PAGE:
Monday, February 2, 2015

The Jungle Book—NW Children’s Theatre—NW Portland

The Undulating Veldt
This dance-musical version of Kipling’s book is adapted, directed and choreographed by Sarah Jane Hardy (NWCT’s Artistic Director) and Anita Menon.  It is playing at their space at 1819 NW Everett St. through March 1st.  For more information, go to their site at or call 503-222-2190.

Kipling may not have easily recognized his story in this artistic interpretation, nor would Disney, creator of the very good animated musical of it.  But, that being said, I think they would have enjoyed it, nevertheless, as I did.  The costuming (designer, Mary Rochon), dance and music (Composer, Archana Mungara) are almost entirely East Indian in theme and style.  The animals represented, bear, panther, snake, wolves, monkeys, tiger, et. al. look as if they may have stepped out of storybook from India.

Experiencing this, I was reminded of other journeys that the young may have taken in the path to adulthood:  King Arthur, as a boy (Wart), being tutored by the wizard, Merlin, and being transformed into various animals in order to see other perspectives of life; or, The Lion King, as Simba grows to be an adult; or, The Life of Pi, as an Indian boy overcomes adversity; and maybe even the current CoHo production of The Snowstorm, in which classical music is the catalyst for a young child’s view of life.

All these elements boil down to the transformation of a child, a boy named, Mowgli (Avish Menon), a man-cub, abandoned at birth and raised by the animals of the jungle.  Chief among them are his tutors, a feisty panther named, Bagheera (Brianna Rouse) and a blustering bear called, Baloo (Zero Feeney).  He is allowed to stay because the leader of the pack, a clever wolf, Akela (Kate Mura), has taken pity on him.

But Mowgli is more interested in playing with the monkeys than learning lessons.  And there are two dangers that face him.  The first is that he is a human and can make fire, which is a threat to the creatures of the jungle.  And the second is that a vicious tiger, Shere Khan (Kevin-Michael Moore), has claimed him for his own, a tasty meal.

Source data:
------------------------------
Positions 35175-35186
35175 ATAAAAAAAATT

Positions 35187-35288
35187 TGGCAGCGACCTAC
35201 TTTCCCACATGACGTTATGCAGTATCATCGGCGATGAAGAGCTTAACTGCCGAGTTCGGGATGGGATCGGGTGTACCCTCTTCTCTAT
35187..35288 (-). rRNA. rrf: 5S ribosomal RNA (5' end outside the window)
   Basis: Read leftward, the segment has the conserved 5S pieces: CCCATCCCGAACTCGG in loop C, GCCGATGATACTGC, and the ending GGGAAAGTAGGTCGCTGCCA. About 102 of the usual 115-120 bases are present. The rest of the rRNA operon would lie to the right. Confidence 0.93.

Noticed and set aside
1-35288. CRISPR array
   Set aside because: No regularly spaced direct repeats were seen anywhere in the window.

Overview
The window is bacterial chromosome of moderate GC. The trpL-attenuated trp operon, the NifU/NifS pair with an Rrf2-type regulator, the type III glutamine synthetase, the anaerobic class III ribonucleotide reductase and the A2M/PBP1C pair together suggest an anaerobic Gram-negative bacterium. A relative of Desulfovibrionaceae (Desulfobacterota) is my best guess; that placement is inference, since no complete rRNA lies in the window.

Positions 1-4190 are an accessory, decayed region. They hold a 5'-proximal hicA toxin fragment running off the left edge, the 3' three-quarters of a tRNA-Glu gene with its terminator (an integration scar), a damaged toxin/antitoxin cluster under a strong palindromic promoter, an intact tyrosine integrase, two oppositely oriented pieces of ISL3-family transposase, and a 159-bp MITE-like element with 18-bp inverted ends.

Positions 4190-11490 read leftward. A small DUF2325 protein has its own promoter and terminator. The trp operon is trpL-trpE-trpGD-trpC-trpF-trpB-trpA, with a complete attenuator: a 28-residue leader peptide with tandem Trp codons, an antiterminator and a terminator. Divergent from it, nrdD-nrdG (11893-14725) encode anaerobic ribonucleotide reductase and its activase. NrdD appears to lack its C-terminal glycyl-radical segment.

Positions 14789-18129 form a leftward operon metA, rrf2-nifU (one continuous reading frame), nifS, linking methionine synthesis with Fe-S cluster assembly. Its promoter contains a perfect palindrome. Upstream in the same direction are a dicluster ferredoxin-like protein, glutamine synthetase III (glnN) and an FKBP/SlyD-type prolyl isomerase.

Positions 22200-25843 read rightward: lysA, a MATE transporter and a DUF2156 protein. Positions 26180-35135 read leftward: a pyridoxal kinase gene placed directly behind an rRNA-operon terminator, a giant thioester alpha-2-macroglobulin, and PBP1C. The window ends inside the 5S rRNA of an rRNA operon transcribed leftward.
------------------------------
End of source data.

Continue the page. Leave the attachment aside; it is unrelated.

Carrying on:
An encounter will occur that will upset the balance of power of the Council Rock; his tutors, along with a mesmerizing snake, Kaa (Kate Kelly), and his alluring friend, Rann (Alisha Menon), will all battle for his safety and the fate of the forest.  How this all comes out, you will have to discover for yourselves.

The charm of this production really lies with the amazing dancers and dances, as well as the captivating music.  It is a tale told mostly through stylized movement; interpretive dance (chorographers, Hardy and Menon), including ballet, Bollywood, Indian folk dancing, hip-hop, rock, et. al.;  very colorful and inventive costumes (Rochon); and some extraordinary musical numbers from the composer, Mungara.  If you enjoy going to musical and dance concerts, you will really enjoy this.

The chorus of dancers are the key to the success of this production.  Kelly (Raa) and Menon (Rann) stand out as having some very beautiful moments in this regard.  And Menon (Mowgli) has the right look and feel for the role, as well as some good acting chops.  And special kudos for Anjali’s Indian Classical Dance Troupe  All in all, a worthwhile time at the theatre.

One issue to be aware of, the parking situations in this part of town are terrible.  The theatre only has a very small parking lot and the rest of the area is street parking only.  Although no meters (for now) the signs are very confusing and contradictory as to when and where you can park and for how long.  It would be nice if a nearby business, church, or school, that did not operate on the weekends, would allow parking for them.  Anyway, bottom line, allow yourself being there a couple of hours ahead of time (just like the airport, although no searches).

I recommend this production.  If you do go, please tell them Dennis sent you.

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